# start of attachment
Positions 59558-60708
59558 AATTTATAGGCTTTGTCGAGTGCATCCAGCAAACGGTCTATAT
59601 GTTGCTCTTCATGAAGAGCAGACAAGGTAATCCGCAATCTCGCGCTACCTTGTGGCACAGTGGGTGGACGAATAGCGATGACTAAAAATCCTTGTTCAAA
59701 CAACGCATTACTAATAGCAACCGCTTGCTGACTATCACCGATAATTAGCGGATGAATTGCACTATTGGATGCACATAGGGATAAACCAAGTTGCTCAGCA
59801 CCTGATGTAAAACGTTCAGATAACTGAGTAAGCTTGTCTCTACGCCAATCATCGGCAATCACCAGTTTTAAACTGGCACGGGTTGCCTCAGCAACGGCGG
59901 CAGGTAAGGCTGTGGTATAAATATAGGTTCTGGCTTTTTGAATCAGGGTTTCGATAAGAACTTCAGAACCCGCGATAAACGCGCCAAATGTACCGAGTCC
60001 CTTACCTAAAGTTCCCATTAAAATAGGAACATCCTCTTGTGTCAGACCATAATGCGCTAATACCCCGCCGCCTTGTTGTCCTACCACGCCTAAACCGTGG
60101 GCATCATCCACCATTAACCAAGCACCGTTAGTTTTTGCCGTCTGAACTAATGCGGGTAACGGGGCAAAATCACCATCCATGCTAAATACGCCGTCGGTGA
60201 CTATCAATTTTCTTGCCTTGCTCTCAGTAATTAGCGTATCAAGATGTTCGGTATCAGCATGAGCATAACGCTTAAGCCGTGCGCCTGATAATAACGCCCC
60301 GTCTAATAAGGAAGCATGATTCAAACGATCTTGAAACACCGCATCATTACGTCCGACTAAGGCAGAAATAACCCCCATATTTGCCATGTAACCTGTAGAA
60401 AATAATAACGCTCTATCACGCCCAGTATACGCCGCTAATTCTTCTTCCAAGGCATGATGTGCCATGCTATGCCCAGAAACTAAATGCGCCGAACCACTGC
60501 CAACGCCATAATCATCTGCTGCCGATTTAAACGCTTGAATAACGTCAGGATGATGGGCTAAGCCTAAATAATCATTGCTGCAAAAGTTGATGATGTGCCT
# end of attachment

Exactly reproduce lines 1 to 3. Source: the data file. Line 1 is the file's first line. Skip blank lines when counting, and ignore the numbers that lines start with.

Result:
Positions 59558-60708
59558 AATTTATAGGCTTTGTCGAGTGCATCCAGCAAACGGTCTATAT
59601 GTTGCTCTTCATGAAGAGCAGACAAGGTAATCCGCAATCTCGCGCTACCTTGTGGCACAGTGGGTGGACGAATAGCGATGACTAAAAATCCTTGTTCAAA